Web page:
Posted on: 14 March, 2019

Gentle yoga for body and mind strengthening

by Rebecca White
    Yoga in retirement

    Providing the body and mind with a multitude of health benefits, yoga practice is an ancient art that originated over 5,000 years ago in India. Sanskrit, an Indo-European language, was used to give yoga poses and sequences their name – from Savasana, or ‘corpse’ pose, which encourages total relaxation of the body, to Chaturanga Dandasana, or four-limbed staff pose, which activates the core and resembles a plank-like posture. Whilst practising yogis exercise this art for a variety of purposes, yoga generally aims to create a harmonic connection between the body and mind, placing emphasis on the core (both physically and spiritually).

    The beauty of yoga is that it can be adapted to suit everybody. There is a common, yet incorrect assumption that yoga can only be practised by those who are young and flexible; however, thanks to the wide variations available in each posture and sequence, literally anybody – no matter your age, shape or ability – can take part in this fascinating art. Yoga is loved by many due to its resounding ability to prove what the human body is truly capable of – mentally, physically and spiritually.


    Yoga is strongly recommended due to the multitude of health benefits that it provides. To name just a few, this practise stretches the capacity of the body and mind to become stronger and more flexible, whilst helping to improve everyday posture. Yoga is also known for its holistic properties, which involve helping to boost your general fitness level whilst instilling a more peaceful state of mind – both on and off the yoga mat. Yoga has also been shown to reduce feelings of stress and anxiety, whilst helping to boost overall circulation and support the joints. An all-round health booster, yoga also helps heighten your immunity and drains lymph.


    Namaste’, a term you will most likely have come across, originates from yoga practise. With ‘Nama’ meaning ‘bow’, and ‘te’ meaning ‘you’, this term emphasises the connection that yoga establishes – literally meaning that you are bowing to your heart and soul. A beautiful practise, there are hundreds of moves that you can try:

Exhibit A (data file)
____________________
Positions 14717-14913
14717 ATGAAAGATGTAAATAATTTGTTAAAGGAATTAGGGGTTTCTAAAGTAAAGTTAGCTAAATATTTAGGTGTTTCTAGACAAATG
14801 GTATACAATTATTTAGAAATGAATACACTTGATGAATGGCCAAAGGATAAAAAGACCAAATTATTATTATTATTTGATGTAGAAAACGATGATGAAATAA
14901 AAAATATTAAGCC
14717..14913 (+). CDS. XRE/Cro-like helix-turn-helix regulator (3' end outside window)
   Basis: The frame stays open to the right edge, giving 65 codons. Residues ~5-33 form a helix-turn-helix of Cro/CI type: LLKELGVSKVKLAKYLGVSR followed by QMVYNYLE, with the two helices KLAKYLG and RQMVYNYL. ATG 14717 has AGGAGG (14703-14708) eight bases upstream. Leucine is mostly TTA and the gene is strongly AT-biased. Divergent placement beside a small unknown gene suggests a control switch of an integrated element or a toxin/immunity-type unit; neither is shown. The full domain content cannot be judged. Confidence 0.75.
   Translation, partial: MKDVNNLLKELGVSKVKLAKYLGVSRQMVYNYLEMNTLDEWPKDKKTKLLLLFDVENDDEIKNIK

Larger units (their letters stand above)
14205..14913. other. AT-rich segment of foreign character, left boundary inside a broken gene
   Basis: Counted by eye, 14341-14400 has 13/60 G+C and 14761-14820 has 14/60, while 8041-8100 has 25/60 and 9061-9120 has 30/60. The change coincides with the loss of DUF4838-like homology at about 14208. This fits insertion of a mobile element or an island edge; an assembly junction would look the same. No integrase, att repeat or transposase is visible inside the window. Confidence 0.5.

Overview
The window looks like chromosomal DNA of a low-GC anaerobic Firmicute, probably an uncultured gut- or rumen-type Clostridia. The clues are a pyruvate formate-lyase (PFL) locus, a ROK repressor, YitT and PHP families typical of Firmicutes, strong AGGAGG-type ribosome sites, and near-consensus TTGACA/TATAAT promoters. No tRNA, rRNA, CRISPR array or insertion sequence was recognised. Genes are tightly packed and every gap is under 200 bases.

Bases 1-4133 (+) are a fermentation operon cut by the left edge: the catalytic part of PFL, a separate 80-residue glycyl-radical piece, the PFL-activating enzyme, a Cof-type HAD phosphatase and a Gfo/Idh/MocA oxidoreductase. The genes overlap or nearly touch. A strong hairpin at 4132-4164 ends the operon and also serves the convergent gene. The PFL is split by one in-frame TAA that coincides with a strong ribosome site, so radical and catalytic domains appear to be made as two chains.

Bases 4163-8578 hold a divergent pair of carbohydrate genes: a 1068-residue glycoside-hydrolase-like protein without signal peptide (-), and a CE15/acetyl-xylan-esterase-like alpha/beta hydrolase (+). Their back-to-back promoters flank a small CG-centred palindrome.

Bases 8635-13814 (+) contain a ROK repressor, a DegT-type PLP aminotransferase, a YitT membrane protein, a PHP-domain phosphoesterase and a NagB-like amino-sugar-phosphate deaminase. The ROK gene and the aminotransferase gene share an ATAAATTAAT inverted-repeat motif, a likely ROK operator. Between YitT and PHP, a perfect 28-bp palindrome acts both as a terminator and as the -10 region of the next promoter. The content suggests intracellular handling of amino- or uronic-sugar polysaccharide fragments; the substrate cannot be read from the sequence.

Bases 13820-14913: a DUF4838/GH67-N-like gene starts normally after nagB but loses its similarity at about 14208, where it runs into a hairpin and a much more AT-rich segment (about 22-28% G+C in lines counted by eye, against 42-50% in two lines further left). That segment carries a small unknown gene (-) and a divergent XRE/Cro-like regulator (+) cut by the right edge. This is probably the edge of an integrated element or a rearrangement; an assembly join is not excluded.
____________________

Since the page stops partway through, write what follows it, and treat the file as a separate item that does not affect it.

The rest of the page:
1. Downward Facing Dog

    This pose encourages a satisfying stretch in the hamstrings, and, if done correctly, works to strengthen the core whilst stretching the upper and lower body. Resulting in an upside down ‘v’ shape, this pose involves starting in plank position and lifting your hips high in the air.


    1. Cat/Cow Pose

    This pose incurs a very satisfying stretch in the lower back, and is perfect for those who spend a long time sitting down. Starting on all fours, lift your hips up and lower your belly for a stretch in the abdomen – before lowering the tail down and tucking in the core for a stretch across the lower and mid back. This pose is great for improving balance and reducing feelings of stress.


    1. Child’s Pose

    Starting with your feet touching and your knees hip width apart, this pose results in the yogi stretching their arms out overhead, whilst lowering and resting their hands and forehead on the yoga mat. Working to stretch the hips, thighs and ankles, this pose helps to relax the muscles and is intensely calming.

    There are endless yoga sequences, or asanas, that you can try – and you can find inspiration either online or in yoga magazines. Yoga is not only thought to significantly improve health, but also increase life expectancy – so why not give it a go?

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